Reflections on War

Over the course of this year we have again seen the development of hostilities in the middle east and Australian forces are once more involved. It is therefore an appropriate time to reflect on the topic of war because it is a vexed one among Christians, and one which always generates a range of views.

As is evident in the current situation this is an incredibly complex topic; and simplistic and often ill informed opinions already abound in most areas of the debate. Further, because Christians have always had a very wide range of views and probably always will, anything said is likely to be unpopular with some.

There is this time around the additional dimension of Islam, Islamism and what likes to call itself ‘Islamic State’ all of which create a much greater complexity that requires an article of its own, something I hope to write in the not too distant future. Suffice it to say for the moment that we should pray for our politicians who along with the media (perhaps not surprisingly in a secular state) have shown themselves to be highly incompetent in both recognising and responding to the major issue of the spiritual nature of the current conflict and its implications for Australia. However on the matter of ‘War’ in general some comments can be made.

Firstly, we cannot expect to live in a war free world because as anyone who takes the Biblical doctrine of Sin seriously knows that there will always be human conflict. Furthermore, Jesus made it quite plain that wars were to be expected as part of the landscape of a fallen world (Mark 13:7,8). Many struggle with this and ask why God doesn’t stop such things. This is a question which again is too large to address here because it is part of the larger question of the problem of evil on which there are recorded talks available e.g. Why does a good God allow suffering? (See CrossRoads website download to download)

A second point is that, while I respect different opinions, I do not believe that pacifism (i.e. war is never justified), a position groups such as the Quakers hold, can be argued from the Bible. There is not time nor space here to justify that position but Romans 13:4 (the bearing of the sword) is relevant. Further, neither Jesus (Matthew 8:13) nor the New Testament generally (e.g. Acts 10) indicates that soldiers should give up their job.

Thirdly, even if pacifism is not an option that does not mean that every war is justified and that leaves the question of when is it? The ‘Just War’ argument is often raised to assert that some wars are allowable in the case of an extreme evil (as is currently the case) because they have a ‘Just’ cause. The problem then becomes whose justice? And by what standards? To establish what is “Just” means in the Bible to establish what is in accordance with the Kingdom of God which certainly does mean to oppose evil in all its forms. However we are not going to be able to do that completely and in a war situation there is no ‘good’ option but only the ‘least bad’ option. So probably the best we can do is to think, pray and then act in ways that will bring about the ‘least bad outcome’ i.e. the ‘least evil’.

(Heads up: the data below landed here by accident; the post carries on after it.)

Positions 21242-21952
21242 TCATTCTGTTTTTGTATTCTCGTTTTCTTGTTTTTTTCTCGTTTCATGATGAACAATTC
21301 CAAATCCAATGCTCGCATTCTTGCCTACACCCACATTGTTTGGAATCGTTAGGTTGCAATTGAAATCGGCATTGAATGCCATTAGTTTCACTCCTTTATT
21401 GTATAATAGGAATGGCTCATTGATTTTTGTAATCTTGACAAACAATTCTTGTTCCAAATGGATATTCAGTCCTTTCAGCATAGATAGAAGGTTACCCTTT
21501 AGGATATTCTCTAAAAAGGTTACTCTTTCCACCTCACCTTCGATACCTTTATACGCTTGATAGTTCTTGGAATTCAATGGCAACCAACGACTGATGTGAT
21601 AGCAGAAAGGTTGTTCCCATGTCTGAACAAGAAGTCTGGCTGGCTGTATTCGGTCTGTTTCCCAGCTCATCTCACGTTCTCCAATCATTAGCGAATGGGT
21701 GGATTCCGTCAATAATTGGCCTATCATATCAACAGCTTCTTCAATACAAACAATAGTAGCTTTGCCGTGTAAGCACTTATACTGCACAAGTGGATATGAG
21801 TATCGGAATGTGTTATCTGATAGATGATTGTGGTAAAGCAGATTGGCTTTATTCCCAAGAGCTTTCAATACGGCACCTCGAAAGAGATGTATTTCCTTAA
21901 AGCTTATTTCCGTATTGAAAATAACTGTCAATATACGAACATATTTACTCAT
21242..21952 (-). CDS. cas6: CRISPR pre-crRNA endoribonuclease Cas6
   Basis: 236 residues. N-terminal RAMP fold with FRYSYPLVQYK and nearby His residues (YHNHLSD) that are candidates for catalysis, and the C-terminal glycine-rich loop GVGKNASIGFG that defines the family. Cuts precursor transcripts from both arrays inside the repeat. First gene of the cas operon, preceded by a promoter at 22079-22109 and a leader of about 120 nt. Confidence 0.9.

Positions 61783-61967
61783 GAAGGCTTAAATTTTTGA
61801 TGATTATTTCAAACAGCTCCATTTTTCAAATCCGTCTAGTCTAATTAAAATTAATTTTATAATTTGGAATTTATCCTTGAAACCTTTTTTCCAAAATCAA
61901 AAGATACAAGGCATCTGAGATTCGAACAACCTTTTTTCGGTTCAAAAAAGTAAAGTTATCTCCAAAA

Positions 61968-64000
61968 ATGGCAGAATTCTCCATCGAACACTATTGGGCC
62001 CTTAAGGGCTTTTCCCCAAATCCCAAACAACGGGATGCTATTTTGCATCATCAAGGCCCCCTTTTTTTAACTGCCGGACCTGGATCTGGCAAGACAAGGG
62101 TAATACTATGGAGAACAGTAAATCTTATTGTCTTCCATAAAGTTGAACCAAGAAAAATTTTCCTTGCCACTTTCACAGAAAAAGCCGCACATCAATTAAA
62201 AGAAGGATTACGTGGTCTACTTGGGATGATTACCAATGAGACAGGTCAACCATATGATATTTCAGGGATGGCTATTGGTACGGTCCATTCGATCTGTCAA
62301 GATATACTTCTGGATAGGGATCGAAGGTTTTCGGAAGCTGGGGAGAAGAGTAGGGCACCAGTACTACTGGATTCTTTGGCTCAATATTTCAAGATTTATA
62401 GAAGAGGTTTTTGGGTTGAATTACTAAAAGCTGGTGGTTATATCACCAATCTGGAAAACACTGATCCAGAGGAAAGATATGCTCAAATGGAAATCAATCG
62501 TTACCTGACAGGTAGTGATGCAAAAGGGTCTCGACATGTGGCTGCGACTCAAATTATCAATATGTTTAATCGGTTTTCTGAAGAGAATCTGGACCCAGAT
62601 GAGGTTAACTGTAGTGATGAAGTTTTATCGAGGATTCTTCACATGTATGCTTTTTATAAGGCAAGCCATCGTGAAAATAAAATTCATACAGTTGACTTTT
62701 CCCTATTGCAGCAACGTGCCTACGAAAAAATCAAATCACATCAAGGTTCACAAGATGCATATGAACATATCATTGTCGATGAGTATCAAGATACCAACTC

There are some other relevant things that Christians should bear in mind. Firstly, wars will happen because of human sinfulness, but despite this, and in all situations, while the world may seem out of control God is sovereign Psalm 46.

Secondly, Christians, know, or should know, that ‘heaven on earth’ will never be created, but we are called to work for God-reflecting harmony in the world, not only by opposing military oppression, but also dealing with the root causes of some conflicts. For example the injustice of the massively uneven distribution of wealth in the world. This is why we as a church must support organisations such as TEAR.

We are also very importantly called to pray-

* That the sovereign God will influence international conflicts, and in His providence influence those who have some human control over such events, in order to limit the damage and suffering caused.
* That this current conflict will be short and limited both in scope and particularly in human casualties.
* That the good of the creation of a new, more just and peaceful Middle East will indeed become a reality.

Finally, we need to pray for the people of the region themselves (particularly the Christians who the secular media work very hard to ignore) who are trapped in a situation which they have very little ability to influence, and that there will indeed be a new day for them.

We live in very troubled, indeed evil, times, but despite this the sovereign God is still in control, as His children we should “not fear, though the earth give way and the mountains fall into the sea” Psalm 46:2.

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